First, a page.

Posts Tagged ‘depression’

The unsuccessful antidepressant drug discovery process indicates a catastrophic systems failure

December 24, 2012

The failure of the antidepressant drug discovery process is systemic

From Journal of Psychopharmacology

Depression is widespread and accounts for approximately 12% of the total burden of non-fatal global disease. In the developed world around 25% of people can expect to experience this at some point in their lives. First line treatments for depression are mostly drugs based with antidepressants being the third most commonly prescribed medication in the United States. There are strong clinical and commercial pressures for new antidepressant drugs. However the prospects for this are reduced as several major pharmaceutical companies have abandoned research work whilst many others have decreased their research investment. It is argued these trends are indicative of a catastrophic systems failure. The aim of this paper is to explore the reasons why this hiatus has occurred and ways in which this knowledge can be used to help inform efforts to get the antidepressant drug discovery process moving forward once again.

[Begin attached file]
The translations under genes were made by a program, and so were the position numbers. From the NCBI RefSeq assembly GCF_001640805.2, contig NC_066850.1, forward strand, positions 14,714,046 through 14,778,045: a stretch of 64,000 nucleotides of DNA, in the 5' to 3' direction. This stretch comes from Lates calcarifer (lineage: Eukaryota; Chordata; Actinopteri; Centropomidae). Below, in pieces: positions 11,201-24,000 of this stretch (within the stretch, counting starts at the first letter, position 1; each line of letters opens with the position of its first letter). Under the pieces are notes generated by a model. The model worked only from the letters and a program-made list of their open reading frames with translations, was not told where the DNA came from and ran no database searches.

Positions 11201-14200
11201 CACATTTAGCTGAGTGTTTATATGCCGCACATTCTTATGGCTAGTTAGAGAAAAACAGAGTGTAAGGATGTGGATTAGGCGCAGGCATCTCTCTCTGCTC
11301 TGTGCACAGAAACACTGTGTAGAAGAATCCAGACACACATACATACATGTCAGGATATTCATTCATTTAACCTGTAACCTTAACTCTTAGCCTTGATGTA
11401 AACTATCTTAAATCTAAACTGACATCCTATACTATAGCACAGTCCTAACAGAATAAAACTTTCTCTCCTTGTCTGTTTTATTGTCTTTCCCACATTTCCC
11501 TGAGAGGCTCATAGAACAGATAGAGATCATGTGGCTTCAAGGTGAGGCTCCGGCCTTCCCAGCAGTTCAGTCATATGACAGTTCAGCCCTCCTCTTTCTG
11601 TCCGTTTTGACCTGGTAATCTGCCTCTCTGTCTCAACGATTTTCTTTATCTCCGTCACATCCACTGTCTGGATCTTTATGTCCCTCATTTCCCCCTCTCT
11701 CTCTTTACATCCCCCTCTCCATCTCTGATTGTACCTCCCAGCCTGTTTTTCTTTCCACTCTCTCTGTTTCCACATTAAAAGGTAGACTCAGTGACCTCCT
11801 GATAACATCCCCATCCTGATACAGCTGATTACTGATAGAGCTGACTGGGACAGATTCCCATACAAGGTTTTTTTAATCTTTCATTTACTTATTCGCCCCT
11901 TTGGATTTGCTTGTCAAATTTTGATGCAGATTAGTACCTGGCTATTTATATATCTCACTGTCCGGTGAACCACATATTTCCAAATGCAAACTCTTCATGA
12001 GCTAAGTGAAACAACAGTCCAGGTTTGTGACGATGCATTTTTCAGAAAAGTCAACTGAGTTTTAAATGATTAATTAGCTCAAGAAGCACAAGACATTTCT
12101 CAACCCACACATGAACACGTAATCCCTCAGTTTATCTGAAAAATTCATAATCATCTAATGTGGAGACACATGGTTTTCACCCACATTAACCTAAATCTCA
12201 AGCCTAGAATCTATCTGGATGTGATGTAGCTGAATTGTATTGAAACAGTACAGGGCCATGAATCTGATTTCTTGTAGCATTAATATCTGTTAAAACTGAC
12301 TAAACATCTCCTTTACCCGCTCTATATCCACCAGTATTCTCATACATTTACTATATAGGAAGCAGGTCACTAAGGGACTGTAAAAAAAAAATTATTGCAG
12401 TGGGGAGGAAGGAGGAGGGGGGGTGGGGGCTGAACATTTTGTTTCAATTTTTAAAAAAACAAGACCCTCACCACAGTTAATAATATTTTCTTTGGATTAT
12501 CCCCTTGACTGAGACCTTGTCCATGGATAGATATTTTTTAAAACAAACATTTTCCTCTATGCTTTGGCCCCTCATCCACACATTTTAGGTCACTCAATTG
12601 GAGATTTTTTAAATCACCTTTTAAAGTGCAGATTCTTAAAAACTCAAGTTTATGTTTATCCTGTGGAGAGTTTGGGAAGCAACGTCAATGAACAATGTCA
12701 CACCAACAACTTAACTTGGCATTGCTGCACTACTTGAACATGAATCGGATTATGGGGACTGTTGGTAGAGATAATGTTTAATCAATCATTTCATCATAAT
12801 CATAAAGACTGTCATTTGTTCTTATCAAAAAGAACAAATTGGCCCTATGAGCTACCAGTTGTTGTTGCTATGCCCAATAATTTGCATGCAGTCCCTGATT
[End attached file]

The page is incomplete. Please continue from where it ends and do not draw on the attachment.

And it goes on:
Group therapy helps MS sufferers cope with depression

June 14, 2011

Evaluation of an adjustment group for people with multiple sclerosis and low mood: a randomized controlled trial

From Multiple Sclerosis

This new study finds group therapy helps MS sufferers cope with the disease and saves the NHS money. Offering Multiple Sclerosis sufferers emotional support through group therapy sessions could improve their quality of life and save the NHS almost £500 per patient it has been discovered. Researchers are now planning a larger multi-centre study into the issue to establish whether psychological therapy should be incorporated into the MS services currently provided by the NHS. It is recognised that many people with MS have problems with depression and anxiety and there are few treatments provided in NHS clinical services to address these.


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